8.       CLOSING FORMALITIES – KARAKIA WHAKAMUTUNGA

Whakataka te hau ki te uru

Whakataka te hau ki te tonga

Kia mākinakina ki uta

Kia mātaratara ki tai

E hī ake ana te atakura

He tio, he huka, he hau hū

Tīhei mauri ora.

Cease the winds from the west
Cease the winds from the south
Let the breeze blow over the land
Let the breeze blow over the ocean
Let the red-tipped dawn come with a sharpened air. 
A touch of frost, a promise of a glorious day.

 

 

 

 

 

 

Toi Lealofi

DEMOCRACY ADVISOR


 


                                                                                       6                                                           21 April 2022

Traffic Subcommittee

11 April 2022

 

 

File: (22/761)

 

 

Report no: TSC2022/2/70

 

Proposed Electric Vehicle Parking Restrictions at five locations

 

Purpose of Report

1.    The purpose of this report is to seek Council’s approval to put in place Electric Vehicle (EV) Parking Restrictions at various locations across the city, to enable the roll-out of EV charging stations.

Recommendation

That the Traffic Subcommittee recommends that Council:

(1)   notes that Electric Vehicle (EV) charging stations are proposed to be installed at the following locations:

(a    Fairway Drive (Avalon Playground);

(b    Randwick Crescent (Moera Library);

(c    Bowers Street (Koraunui Stokes Valley Community Hub);

(d    the Walter Nash carpark adjacent to Taine/Tocker walkway (Walter Nash Stadium); and

(e    Queen Street (Wainuiomata Community Hub);

(2)   approves P120 EV Parking Restrictions, applicable at ‘all times’ for the sites as shown in Appendix 1 attached to the report;

(3)   approves the installation of road signs under the provisions of section 2.2 and 2.3 of the Hutt City Council Traffic Bylaw 2017, and section 6.4 of the Land Transport (Road User) Rule 2004 and Traffic Control Device Manual, part 13, para 3.3.1(At All Times) and para 4.4.1 (Time Limits i.e. P120) Parking signs and markings – general and Parking Management;

(4)   approves the straightening of three car parks on Bowers Street (Stokes Valley Community Hub), as perpendicular carparks are preferred for EV charging, in order to allow vehicles to either nose in or reverse in so that cables can reach the vehicle’s charging inlet; and

(5)   rescinds any previous resolutions pertaining to traffic controls made pursuant to any bylaw to the extent that they conflict with the traffic controls described in this resolution.

For the reasons the the proposed restrictions would facilitate the effective operation of the proposed EV charging stations, improve parking turnover and availability of the EV parks, benefitting both local businesses and their customers. The proposed changes have garnered support from the community and would support Council’s Parking Policy (2017).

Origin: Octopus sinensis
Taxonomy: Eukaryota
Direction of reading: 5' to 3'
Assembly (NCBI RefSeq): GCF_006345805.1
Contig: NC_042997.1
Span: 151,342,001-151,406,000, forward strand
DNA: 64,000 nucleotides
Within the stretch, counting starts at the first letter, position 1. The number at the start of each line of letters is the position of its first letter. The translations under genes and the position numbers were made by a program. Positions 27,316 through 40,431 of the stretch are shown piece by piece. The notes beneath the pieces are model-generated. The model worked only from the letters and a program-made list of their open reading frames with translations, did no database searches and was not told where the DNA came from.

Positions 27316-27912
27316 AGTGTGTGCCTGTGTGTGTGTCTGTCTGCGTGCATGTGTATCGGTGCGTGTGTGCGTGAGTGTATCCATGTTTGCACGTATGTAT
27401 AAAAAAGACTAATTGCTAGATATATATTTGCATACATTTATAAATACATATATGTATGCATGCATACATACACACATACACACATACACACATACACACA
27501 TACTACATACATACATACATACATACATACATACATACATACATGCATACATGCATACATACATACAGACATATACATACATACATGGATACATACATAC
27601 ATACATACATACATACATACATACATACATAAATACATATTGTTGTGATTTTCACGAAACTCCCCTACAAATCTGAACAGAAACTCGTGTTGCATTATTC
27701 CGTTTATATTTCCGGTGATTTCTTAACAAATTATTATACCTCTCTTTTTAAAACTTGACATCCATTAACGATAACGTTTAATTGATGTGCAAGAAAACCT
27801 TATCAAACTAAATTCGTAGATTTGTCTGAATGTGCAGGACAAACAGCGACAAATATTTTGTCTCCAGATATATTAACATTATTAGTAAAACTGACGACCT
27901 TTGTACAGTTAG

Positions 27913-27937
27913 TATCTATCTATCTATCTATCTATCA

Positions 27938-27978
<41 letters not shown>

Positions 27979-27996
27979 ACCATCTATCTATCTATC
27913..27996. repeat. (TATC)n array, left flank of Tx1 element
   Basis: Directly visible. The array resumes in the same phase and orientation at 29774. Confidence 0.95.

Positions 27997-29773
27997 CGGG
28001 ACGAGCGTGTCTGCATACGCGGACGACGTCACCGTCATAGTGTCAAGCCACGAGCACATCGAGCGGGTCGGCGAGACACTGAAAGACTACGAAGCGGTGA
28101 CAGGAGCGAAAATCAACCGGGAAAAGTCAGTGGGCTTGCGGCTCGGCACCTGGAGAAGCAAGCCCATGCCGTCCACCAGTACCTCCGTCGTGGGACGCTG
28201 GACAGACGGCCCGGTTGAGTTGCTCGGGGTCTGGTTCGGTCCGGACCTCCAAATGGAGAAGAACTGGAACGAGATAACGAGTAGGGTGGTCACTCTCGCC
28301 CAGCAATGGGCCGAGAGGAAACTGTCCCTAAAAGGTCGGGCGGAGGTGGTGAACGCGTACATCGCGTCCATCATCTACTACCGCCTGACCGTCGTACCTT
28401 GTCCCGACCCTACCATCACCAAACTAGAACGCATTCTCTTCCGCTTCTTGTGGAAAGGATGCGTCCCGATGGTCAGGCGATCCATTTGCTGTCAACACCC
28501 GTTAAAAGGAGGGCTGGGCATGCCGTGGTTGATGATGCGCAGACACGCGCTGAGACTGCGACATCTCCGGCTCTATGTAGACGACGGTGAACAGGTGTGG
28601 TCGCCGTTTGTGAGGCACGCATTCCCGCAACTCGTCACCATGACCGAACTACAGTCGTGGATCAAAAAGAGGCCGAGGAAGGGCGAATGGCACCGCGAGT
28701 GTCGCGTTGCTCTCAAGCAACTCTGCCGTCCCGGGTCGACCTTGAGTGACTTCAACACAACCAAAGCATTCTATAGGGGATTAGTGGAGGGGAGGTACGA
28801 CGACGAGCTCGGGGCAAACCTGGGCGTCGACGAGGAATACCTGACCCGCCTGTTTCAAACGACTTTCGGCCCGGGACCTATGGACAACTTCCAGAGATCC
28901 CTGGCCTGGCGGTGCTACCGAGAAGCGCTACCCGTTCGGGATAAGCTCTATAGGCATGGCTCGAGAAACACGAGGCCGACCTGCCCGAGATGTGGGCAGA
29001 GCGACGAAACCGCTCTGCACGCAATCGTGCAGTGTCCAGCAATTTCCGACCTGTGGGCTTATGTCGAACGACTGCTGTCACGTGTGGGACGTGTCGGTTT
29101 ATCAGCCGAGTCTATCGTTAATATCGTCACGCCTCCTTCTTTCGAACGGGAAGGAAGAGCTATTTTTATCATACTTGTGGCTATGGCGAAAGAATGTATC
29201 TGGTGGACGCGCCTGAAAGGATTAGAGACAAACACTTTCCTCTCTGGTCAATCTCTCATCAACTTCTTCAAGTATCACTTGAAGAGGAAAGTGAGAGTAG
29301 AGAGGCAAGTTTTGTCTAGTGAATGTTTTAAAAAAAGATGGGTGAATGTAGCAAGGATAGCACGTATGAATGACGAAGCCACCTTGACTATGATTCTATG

Background

2.    Electric vehicles (EVs) play a significant role in decarbonising New Zealand’s transport system. The benefits associated with the shift to EVs is clear, and a useful overview is available in a 2021 White Paper by the International Council on Clean Transportation: “A Global Comparison of the Life-Cycle Greenhouse Gas Emissions of Combustion Engine and Electric Passenger Cars.”

3.    The uptake of EVs is accelerating in New Zealand, as shown in New Zealand’s EV fleet statistics, available from the Ministry of Transport:

4.    The 2019 “Supporting EVs in the Wellington Region” advisory report indicated that by mid-2024 there could be between 15,000 and 28,000 EVs in the Wellington region, up from about 3,000, and that this would require a significant increase in the number of public charging stations available to EV drivers.

5.    There are two types of charging: DC charging is considered ‘fast’ as it can deliver about 100 km of range within 45min of charging (for a 25kWh charging station; more for faster 50kWh and 100kWh charging stations), AC charging is considered ‘slow’ as it can typically deliver 20-40 km of range per hour of charging.

 

 

6.    As part of the 2021-2031 Long Term Plan, Hutt City Council approved a project to roll out 20 Direct Current (DC) charging stations, to create a comprehensive charging network to facilitate “neighbourhood” travel by residents and other drivers from through-out the region. The project complements existing privately-operated charging locations, and the emergence of very fast ‘hyperchargers’ along highways to facilitate long-distance travel.